, Volume 3, Issue 3, pp 489-514,
Open Access This content is freely available online to anyone, anywhere at any time.
Date: 01 Oct 2010

“The Map of the Mexican’s Genome”: overlapping national identity, and population genomics

Abstract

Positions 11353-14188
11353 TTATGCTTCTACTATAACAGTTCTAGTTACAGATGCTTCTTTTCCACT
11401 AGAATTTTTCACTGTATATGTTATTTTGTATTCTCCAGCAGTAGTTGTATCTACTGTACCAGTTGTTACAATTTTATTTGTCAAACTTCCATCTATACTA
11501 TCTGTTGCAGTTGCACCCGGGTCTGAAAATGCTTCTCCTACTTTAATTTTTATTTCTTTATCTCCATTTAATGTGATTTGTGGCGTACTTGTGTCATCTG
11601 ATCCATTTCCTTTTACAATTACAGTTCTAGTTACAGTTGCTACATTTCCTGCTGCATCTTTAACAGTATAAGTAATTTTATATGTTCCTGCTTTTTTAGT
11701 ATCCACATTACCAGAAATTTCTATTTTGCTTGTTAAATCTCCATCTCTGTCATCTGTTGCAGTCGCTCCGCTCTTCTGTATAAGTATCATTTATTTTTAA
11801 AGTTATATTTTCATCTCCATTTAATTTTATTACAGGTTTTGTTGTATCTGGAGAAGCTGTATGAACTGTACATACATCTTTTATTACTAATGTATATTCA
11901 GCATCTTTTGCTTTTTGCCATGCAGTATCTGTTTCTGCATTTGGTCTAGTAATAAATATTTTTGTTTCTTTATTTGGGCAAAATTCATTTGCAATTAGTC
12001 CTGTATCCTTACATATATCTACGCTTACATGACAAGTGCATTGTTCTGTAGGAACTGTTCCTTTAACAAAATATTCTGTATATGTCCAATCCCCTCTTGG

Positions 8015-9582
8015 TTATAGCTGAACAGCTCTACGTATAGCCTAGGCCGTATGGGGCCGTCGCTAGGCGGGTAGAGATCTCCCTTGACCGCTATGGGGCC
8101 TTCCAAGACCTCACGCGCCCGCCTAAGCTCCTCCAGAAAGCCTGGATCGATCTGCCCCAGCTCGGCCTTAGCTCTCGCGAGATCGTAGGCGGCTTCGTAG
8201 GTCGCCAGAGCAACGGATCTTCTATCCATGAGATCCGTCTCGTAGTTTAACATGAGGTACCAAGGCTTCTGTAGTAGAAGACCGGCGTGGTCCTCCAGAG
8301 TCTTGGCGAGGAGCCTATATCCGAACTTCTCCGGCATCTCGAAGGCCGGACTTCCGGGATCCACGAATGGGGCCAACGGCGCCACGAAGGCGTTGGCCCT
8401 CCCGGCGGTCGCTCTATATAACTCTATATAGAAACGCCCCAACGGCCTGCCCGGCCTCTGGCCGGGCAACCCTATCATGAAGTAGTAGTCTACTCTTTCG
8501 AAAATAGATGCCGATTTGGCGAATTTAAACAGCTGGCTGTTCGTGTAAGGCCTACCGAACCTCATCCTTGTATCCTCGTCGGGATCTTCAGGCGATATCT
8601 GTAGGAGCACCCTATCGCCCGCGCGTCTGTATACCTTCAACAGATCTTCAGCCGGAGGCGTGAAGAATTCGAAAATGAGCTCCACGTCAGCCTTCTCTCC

This paper explores the intersections between national identity and the production of medical/population genomics in Mexico. The ongoing efforts to construct a Haplotype Map of Mexican genetic diversity offers a unique opportunity to illustrate and analyze the exchange between the historic-political narratives of nationalism, and the material culture of genomic science. Haplotypes are central actants in the search for medically significant SNP’s (single nucleotide polymorphisms), as well as powerful entities involved in the delimitation of ancestry, temporality and variability (www.hapmap.org). By following the circulation of Haplotypes, light is shed on the alignments and discordances between socio-historical and bio-molecular mappings. The analysis is centred on the comparison between the genomic construction of time and ethnicity in the laboratory (through participant observation), and on the public mobilisation of a “Mexican Genome” and its wider political implications. Even though both: the scientific practice and the public discourse on medical/population genomics are traversed by notions of “admixture”, there are important distinctions to be made. In the public realm, the nationalist post-revolutionary ideas of Jose Vasconcelos, as expressed in his Cosmic Race (1925), still hold sway in the social imaginary. In contrast, admixture is treated as a complex, relative and probabilistic notion in laboratory practices. I argue that the relation between medical/population genomics and national identity is better understood as a process of re-articulation (Fullwiley Social Studies of Science 38:695, 2008), rather than coproduction (Reardon 2005) of social and natural orders. The evolving process of re-articulation conceals the novelty of medical/population genomics, aligning scientific facts in order to fit the temporal and ethnic grids of “Mestizaje”. But it is precisely the social and political work, that matches the emerging field of population genomics to the pre-existing projects of national identity, what is most revealing in order to understand the multiple and even subtle ways in which population genomics challenges the historical and identitarian frames of a “Mestizo” nation.